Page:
Meanwhile, Muangthong is owned by one of the country’s biggest sports and entertainment media company, Siam Sports Syndicate. Wilak Lohtong, the eldest son of Siam Sports Syndicate founder Ravi Lohtong presides as the club’s chairman. Their main sponsor is Siam Cement Group, a large conglomerate in the cement and building material industry after which their home ground is named.
Even before a ball was kicked, there were remarkable differences in the backgrounds of each club. This is a rivalry built on philosophy, region and history.
Like any good rivalry, there’s also a political element to it. Muangthong were previously owned by Worawi Makudi (when it was known as Norgjorg Pittayanusorn FC) who would later become the president of FAT in 2007. He held that position for eight years, during which time the FAT received criticism from Newin for a lack of transparency regarding the way Thai football was governed. Newin even accused Worawi and the FAT of biased refereeing decisions that often went in Muangthong’s favour.
Back on the pitch, some big names in Thai football that have played for both clubs. But the player who received the most attention was Theerathon Bunmathan. A fan favourite at Buriram having spent his entire career there, he controversially left for Muangthong in 2016. At the time, no player had made a transfer between the two clubs since 2011, when the rivalry was only beginning to take shape.
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Theerathon’s decision to leave for Muangthong left a bitter taste in Newin’s mouth, something that took several years to overcome. Though the transfer didn’t generate as much hostility or publicity as Luís Figo’s controversial move from Barcelona to Real Madrid, supporters have lambasted Theerathon on his return to Buriram.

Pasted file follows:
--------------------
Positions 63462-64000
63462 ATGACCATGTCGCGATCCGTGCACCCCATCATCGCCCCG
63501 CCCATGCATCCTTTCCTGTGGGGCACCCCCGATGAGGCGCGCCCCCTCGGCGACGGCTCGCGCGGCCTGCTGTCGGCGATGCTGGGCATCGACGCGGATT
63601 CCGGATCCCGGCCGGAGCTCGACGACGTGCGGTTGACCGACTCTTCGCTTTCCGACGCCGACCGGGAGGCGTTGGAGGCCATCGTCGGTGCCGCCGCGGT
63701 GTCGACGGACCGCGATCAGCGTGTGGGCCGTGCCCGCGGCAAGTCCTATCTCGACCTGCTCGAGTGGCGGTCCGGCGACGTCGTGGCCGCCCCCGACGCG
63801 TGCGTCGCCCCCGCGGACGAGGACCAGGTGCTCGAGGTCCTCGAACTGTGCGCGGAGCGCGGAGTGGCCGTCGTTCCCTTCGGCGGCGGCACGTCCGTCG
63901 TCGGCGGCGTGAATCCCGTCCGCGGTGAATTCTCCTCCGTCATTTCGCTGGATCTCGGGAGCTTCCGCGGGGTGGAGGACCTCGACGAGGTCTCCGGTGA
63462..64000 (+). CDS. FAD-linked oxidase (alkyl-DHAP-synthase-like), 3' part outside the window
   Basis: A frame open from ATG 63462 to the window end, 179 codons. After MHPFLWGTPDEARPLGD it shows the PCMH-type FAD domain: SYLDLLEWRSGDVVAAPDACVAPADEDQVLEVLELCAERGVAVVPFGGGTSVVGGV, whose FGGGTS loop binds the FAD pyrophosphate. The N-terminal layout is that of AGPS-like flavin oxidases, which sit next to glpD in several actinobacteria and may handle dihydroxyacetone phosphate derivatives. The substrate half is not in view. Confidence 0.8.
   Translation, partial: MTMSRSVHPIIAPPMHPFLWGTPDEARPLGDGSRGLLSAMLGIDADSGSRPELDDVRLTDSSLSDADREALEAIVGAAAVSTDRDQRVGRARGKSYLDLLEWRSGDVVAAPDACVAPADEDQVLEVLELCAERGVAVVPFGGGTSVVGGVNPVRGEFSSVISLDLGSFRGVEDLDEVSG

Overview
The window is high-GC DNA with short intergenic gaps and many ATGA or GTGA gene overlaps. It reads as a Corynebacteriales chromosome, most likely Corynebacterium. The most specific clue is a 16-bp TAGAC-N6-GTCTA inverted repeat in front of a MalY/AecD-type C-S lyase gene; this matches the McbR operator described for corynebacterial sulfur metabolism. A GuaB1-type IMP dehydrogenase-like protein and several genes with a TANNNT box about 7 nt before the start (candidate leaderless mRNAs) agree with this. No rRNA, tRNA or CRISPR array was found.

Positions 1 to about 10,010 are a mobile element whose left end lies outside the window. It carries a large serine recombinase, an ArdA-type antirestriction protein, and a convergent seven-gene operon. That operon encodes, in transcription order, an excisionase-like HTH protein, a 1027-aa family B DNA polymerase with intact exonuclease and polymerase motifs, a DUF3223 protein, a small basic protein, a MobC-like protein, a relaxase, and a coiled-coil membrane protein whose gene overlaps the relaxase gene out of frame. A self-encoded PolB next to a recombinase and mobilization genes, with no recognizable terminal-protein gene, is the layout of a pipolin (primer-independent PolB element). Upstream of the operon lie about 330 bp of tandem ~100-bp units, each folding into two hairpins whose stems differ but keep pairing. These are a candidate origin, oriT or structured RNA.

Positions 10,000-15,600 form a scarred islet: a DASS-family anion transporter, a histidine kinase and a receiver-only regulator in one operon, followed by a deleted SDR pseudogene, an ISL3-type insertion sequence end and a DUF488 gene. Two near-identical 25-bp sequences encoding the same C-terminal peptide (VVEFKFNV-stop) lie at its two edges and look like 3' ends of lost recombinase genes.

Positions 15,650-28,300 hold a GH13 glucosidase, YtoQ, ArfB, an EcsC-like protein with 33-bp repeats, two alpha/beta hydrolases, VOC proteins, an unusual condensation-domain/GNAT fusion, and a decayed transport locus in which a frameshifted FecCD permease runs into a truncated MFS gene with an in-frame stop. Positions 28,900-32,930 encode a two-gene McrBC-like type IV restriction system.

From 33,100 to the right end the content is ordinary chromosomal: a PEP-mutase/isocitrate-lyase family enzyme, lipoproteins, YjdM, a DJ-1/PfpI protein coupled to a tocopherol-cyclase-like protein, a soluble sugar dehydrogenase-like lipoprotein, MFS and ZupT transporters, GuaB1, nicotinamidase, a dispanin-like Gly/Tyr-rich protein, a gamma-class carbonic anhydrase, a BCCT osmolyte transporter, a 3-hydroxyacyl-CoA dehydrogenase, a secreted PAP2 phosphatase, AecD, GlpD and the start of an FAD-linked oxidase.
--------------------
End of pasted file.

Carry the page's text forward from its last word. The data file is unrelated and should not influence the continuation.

On a more general scale, the two clubs have maintained a duopoly on the Thai championship since 2008. Buriram have the better record, winning seven league titles, with Muangthong claiming the other four. This unshakable dominance has been of huge importance to the Thai League since its integration in 2007. Due to this hegemony, there have been some significant battles between them, with each acutely aware of the value of beating their rivals.
One of the most memorable matches took place in May 2016, when Muangthong recorded their first away win at Buriram. This resulted in a reawakening for the visitors, who later lifted the championship, halting Buriram’s dominance of three consecutive titles. The following year, Muangthong made an incredible start to the season but a 2-0 loss at Buriram would lead to the provincial side reclaiming the title. These are the margins involved in this fixture.
On the day I arrived at the SGC, I was treated to a long queue of Muangthong supporters. Men, women, boys and girls were all there hoping to get tickets for the big game – it was a carnival atmosphere, with families in abundance. The evening rain didn’t dampen the spirit of anyone attending.
As I approached the stadium, I could hear loud drums beating from within the section of ultras. The atmosphere was at fever pitch. All I wanted was to be treated to some high octane football on the pitch. After all, under any circumstances, no team takes their foot off the pedal and drops a gear when playing against their rival.